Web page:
The preliminary unemployment rate for March is the lowest since 1976, when current record-keeping began.

Glenn Mills, chief economist with the Maine Department of Labor, said the rate of 2.7 percent could be the lowest since 1957, when President Dwight Eisenhower was in the White House.

Mills didn’t have monthly estimates for the years before 1976, but based on annual averages and other records of the 1950s, ’60s and early ’70s, he arrived at an educated guess of 1957.

The state’s monthly unemployment rate continues a streak of 28 consecutive months where rates have been below 4 percent. Such persistent low unemployment has been contributing to a tightening labor pool.

“This is (a) continuation of the ongoing trend of an improving economy as well as demographic constraints that are causing a tightening of the labor market,” Mills said.

March’s rate is down slightly from February’s 2.9 percent, and well below March 2017’s rate of 3.3 percent.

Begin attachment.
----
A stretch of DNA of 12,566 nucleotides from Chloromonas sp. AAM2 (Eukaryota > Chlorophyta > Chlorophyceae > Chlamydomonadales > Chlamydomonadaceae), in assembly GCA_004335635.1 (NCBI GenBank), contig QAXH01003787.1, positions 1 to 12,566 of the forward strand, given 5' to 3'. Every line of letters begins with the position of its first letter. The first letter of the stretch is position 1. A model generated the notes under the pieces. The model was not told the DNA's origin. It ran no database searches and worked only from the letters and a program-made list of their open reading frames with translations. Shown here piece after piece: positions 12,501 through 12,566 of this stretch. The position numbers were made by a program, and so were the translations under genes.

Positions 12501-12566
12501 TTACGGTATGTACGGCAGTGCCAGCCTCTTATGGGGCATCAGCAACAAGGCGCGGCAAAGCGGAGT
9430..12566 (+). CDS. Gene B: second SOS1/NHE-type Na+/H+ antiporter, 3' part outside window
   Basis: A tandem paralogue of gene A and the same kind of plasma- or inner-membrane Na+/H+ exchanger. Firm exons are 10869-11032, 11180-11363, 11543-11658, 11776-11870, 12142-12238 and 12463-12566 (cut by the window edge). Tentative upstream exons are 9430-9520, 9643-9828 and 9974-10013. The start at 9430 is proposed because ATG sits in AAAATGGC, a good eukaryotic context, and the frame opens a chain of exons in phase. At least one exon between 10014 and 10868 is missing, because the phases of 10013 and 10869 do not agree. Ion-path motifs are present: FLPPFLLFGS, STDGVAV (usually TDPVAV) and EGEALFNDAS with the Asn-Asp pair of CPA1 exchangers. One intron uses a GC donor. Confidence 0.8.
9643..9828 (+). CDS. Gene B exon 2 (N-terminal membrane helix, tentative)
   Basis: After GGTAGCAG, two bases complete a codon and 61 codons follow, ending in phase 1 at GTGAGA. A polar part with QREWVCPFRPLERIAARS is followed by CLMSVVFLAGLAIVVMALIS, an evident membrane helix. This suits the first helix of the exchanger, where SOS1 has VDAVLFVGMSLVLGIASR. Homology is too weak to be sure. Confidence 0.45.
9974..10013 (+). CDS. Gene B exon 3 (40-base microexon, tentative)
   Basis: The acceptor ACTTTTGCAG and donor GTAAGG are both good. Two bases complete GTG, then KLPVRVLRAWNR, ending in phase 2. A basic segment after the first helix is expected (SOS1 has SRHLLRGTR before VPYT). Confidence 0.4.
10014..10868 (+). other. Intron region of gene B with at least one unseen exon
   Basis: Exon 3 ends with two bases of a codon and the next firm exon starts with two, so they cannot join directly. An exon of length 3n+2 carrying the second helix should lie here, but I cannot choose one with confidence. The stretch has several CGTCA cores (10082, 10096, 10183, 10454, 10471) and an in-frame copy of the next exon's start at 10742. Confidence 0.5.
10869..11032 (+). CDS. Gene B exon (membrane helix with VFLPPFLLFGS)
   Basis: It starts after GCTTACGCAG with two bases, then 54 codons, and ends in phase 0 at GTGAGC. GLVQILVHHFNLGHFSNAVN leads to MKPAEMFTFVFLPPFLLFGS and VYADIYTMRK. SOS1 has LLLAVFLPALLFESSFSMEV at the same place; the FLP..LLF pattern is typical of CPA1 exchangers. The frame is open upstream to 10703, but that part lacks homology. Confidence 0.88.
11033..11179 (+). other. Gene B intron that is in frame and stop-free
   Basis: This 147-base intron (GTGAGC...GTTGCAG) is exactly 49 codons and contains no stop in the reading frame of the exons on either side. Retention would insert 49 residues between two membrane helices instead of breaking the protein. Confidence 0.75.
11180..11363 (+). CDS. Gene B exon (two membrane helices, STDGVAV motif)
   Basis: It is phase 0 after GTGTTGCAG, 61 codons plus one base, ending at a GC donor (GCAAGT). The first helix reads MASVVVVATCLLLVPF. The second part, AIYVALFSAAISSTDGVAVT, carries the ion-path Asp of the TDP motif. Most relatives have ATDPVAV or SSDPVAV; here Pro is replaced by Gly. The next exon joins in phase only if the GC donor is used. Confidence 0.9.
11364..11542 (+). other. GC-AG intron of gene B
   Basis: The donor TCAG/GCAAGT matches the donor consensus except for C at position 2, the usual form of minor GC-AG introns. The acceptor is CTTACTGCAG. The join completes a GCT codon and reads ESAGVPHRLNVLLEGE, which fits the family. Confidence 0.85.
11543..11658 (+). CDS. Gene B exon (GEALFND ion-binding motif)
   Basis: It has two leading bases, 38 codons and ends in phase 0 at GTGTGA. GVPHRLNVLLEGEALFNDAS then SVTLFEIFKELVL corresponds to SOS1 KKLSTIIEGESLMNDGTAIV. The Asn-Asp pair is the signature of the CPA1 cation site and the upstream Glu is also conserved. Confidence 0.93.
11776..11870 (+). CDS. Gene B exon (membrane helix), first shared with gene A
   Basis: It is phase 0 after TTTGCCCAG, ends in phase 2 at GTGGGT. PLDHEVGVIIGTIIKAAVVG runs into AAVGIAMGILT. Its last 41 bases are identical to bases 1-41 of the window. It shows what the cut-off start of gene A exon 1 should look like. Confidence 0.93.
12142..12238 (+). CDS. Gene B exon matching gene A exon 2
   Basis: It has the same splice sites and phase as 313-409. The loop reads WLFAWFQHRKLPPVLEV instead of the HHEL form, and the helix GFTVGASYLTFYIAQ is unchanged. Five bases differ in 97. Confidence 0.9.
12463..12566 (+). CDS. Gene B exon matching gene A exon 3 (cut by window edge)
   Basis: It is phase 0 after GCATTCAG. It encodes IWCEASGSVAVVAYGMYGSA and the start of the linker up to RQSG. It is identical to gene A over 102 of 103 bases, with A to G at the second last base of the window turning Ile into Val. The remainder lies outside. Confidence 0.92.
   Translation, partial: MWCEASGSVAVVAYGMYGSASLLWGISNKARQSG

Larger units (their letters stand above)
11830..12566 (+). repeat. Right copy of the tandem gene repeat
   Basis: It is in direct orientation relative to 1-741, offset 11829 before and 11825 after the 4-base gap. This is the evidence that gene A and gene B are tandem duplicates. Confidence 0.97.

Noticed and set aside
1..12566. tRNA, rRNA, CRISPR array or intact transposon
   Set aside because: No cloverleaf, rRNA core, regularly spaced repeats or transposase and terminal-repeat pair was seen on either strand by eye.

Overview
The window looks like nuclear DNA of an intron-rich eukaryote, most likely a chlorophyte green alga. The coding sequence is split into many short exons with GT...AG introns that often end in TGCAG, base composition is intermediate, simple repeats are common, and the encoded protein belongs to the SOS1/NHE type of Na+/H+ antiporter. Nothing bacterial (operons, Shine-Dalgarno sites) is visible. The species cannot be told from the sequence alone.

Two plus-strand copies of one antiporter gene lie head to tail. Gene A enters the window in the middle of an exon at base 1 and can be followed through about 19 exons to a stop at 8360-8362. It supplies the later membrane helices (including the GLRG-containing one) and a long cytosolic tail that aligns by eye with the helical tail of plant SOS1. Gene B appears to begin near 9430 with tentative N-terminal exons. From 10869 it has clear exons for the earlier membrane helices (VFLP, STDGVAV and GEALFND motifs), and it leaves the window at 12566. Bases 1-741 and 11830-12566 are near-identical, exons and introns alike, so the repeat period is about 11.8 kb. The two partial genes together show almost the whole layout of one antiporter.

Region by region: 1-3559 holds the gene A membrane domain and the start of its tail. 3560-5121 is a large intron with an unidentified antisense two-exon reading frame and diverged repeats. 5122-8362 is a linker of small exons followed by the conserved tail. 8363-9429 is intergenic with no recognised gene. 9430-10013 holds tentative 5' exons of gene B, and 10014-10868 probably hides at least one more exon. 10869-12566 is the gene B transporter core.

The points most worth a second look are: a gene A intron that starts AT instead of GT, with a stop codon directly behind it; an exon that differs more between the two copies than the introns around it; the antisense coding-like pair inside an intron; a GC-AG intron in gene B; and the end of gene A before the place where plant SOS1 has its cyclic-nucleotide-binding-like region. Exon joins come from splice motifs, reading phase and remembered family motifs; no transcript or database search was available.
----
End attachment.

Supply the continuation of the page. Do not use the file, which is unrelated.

The U.S. preliminary unemployment rate of 4.1 percent for March has been unchanged for six months; it is down from 4.7 percent one year ago. The New England average was 3.6 percent.

Mills said efforts already are underway, both in government and the private sector, to attract workers.

“There has been an improvement in migration patterns to Maine where we’re drawing some working-age people back,” he said. “That will help alleviate some of the tightness. But each year we move forward, we have more (people) moving into retirement, so the balance of that is something we’re going to have to sit back and watch.

“If there is not enough migration to offset people who leave the labor force, I think you’ll see more marketing efforts.”

The unemployment rate does not capture people who have stopped looking for work, but Mills said economists use other metrics to measure labor underutilization. He said those measures also show a record-low amount of people out of work.

Mills also said people sometimes forget when looking at the unemployment rate that there is a difference between not being employed and being unemployed.

Last year, 62 percent of Mainers over the age of 16 were employed, which left 38 percent not employed. The overwhelming majority of that group were retired, home caring for children or other family members, in school, or not seeking work for other reasons.

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